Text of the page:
Black and white are just two colors. Between them, there are countless of shades.
For more than many years, AIs researchers developed have been biased towards white men, and discriminating women. Sometimes, AIs can also be racists. To help prevent, or at least reduce those kinds of biases, Google the tech giant experiments by introducing different skin colors for its AI to learn from.
Google knows that in order to create a smarter AI, bias problems must be addressed.
To make this happen, Google said in a blog post, that it partners with a Harvard professor to promote a scale for measuring skin tones.
The tech giant is working with Ellis Monk, an assistant professor of sociology at Harvard and the creator of the 'Monk Skin Tone' scale, or MST.
The MST scale is designed to replace outdated skin tone scales that are biased towards lighter skin. According to Monk, older scales used by tech companies to categorize skin color, can lead to products that perform worse for people with darker skin colors.
Not only the experiment can help fix problems of biases, as it can also solve diversity problems happening in the company’s products.
As explained by Monk:
"The Monk Skin Tone scale is a 10-point skin tone scale that was deliberately designed to be much more representative and inclusive of a wider range of different skin tones, especially for people [with] darker skin tones."
While there are certainly more ways to help solve AI biases, Monk suggests that one common factor is the use of outdated skin tone scales when collecting training data.
For example, one of the most popular skin tone scale systems is the Fitzpatrick scale, which is widely used in both academia and AI. This scale however, was originally designed in the 1970s to classify how people with paler skin burn or tan in the sun and was only later expanded to include darker skin.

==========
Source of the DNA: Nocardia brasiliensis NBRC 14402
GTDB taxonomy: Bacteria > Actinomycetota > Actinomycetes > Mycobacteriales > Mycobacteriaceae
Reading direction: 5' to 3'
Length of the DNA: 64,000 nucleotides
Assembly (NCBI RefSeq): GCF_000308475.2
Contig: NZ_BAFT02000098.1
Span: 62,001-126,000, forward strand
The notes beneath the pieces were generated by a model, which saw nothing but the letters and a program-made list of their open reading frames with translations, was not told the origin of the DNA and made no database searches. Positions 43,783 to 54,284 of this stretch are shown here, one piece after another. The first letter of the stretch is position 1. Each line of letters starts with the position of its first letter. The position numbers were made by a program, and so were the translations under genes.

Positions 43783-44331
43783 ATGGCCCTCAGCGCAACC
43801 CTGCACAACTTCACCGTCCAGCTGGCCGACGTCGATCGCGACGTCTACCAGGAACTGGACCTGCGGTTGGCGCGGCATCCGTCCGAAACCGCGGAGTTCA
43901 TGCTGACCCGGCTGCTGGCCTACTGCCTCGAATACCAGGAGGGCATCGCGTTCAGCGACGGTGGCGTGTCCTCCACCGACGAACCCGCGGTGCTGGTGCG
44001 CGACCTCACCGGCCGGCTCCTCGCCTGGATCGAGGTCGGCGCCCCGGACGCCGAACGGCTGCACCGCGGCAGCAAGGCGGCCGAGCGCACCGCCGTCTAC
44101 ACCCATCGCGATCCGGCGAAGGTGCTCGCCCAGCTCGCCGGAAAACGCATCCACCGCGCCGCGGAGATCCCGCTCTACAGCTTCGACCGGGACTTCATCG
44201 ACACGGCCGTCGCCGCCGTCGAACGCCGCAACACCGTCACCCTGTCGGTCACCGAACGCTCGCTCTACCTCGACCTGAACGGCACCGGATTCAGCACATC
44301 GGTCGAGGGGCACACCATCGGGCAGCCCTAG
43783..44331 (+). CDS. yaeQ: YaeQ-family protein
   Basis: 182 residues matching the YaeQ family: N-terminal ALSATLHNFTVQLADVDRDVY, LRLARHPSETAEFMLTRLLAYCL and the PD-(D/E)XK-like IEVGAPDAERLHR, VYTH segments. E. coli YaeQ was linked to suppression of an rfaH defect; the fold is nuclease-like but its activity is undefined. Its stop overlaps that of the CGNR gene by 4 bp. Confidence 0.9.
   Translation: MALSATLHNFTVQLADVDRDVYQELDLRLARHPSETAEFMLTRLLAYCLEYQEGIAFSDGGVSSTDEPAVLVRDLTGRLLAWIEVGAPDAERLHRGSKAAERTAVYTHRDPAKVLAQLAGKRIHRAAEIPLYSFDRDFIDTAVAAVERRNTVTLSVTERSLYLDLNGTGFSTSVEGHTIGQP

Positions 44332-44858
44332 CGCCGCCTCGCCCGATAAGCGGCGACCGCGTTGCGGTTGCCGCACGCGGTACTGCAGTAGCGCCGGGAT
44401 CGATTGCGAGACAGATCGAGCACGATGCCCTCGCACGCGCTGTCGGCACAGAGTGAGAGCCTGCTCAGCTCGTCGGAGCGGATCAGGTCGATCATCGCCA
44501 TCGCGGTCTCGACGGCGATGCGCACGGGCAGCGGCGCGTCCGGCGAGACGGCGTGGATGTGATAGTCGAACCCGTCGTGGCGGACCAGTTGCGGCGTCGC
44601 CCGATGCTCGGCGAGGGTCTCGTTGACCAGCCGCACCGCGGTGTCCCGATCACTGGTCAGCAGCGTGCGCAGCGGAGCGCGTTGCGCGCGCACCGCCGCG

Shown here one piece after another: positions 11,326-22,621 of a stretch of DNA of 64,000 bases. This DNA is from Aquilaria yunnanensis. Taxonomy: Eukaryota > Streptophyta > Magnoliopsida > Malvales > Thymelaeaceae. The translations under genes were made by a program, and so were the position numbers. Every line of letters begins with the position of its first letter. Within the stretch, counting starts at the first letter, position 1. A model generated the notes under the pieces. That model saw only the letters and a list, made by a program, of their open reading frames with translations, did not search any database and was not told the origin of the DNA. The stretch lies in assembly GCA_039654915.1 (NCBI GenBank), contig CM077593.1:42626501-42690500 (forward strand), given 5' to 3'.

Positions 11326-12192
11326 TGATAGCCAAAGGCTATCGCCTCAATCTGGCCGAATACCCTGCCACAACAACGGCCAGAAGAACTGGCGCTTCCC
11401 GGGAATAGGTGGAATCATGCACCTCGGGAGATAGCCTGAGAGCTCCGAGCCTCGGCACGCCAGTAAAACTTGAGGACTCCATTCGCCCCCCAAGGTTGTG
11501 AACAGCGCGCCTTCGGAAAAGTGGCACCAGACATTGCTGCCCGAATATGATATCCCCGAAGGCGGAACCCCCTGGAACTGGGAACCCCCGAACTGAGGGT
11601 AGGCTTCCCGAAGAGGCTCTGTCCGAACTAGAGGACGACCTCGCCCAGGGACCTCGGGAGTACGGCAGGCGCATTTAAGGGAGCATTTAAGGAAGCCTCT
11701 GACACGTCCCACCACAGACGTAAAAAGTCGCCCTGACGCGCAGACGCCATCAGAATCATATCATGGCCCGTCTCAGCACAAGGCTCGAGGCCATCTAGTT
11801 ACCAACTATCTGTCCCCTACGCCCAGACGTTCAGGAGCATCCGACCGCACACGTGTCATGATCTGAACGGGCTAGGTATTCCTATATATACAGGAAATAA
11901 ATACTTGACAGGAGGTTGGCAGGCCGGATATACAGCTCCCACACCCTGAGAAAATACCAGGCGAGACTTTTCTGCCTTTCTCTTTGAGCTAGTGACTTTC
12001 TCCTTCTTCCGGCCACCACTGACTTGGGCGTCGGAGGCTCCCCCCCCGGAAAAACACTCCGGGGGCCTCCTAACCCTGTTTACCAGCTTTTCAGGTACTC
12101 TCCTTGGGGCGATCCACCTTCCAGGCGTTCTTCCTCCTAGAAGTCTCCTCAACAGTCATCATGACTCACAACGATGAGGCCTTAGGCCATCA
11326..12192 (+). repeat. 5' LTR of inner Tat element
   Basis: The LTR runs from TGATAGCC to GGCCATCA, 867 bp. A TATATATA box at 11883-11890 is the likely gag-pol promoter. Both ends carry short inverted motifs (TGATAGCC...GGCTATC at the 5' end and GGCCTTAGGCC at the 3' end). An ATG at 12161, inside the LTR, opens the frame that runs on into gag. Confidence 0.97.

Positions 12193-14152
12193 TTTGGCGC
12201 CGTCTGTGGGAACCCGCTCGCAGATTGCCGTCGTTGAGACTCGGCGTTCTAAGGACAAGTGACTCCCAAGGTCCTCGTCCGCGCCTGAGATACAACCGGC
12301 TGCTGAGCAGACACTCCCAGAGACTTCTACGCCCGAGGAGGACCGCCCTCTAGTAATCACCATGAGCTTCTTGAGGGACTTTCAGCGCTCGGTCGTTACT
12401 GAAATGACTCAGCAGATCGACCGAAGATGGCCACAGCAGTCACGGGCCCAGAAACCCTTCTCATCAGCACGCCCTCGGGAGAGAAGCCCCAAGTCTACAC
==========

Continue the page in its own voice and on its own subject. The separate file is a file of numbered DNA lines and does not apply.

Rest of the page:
It wasn't purposefully meant to train AI of any kind.
As a result, machine learning versions trained on the Fitzpatrick data, tend to fail to capture a full range of skin tones, resulting to a bias to lighter skin type.
The main difference between Fitzpatrick scale and the MST scale is that the former is comprised of six categories, whereas the latter expands this to 10 different skin tones.
Monk said that he chose this number based on his own research, that balances diversity and ease of use.
He compared his MST scale to some other skin tone scales which offer more than a hundred different categories, and said that too many choices can lead to inconsistent results.
"Usually, if you got past 10 or 12 points on these types of scales [and] ask the same person to repeatedly pick out the same tones, the more you increase that scale, the less people are able to do that," Monk explained. "Cognitively speaking, it just becomes really hard to accurately and reliably differentiate."
So here a choice of 10 skin tones is much more manageable, he concluded.
Creating and using MST is one step. The next step would be integrating the scale into AI learning system, and then into real-world applications.
In order to promote the MST scale, Google has created a new website, skintone.google, which is made to explain the research and the best practices for its use in AI.
And not just that, as Google also said that it is applying the MST scale to a number of its own products.
Google hopes that in the near future, users can search for things like “eye makeup” or “bridal makeup looks,” and then filter the results by skin tone. In the future, the company also plans to use the MST scale to check the diversity of its results so that if users search for images on Google the search engine would return more images of people of color.
"One of the things we’re doing is taking a set of [image] results, understanding when those results are particularly homogenous across a few set of tones, and improving the diversity of the results," said Google’s head of product for responsible AI, Tulsee Doshi.
Solving AI biases created by training data can be culturally and politically challenging. But if the goal is to create a better AI that is less biased, diversity in training data is the key.
If all goes well, all Google has to do, is to adjusts its search engine results pages based on skin color, and filter them based on the geography of the user.
"What diversity means, for example, when we’re surfacing results in India [or] when we’re surfacing results in different parts of the world, is going to be inherently different," explained Doshi.
"It’s hard to necessarily say, ‘oh, this is the exact set of good results we want,’ because that will differ per user, per region, per query."
Introducing a new and more inclusive scale for measuring skin tones is a step forward, but much thornier issues involving AI and bias remain.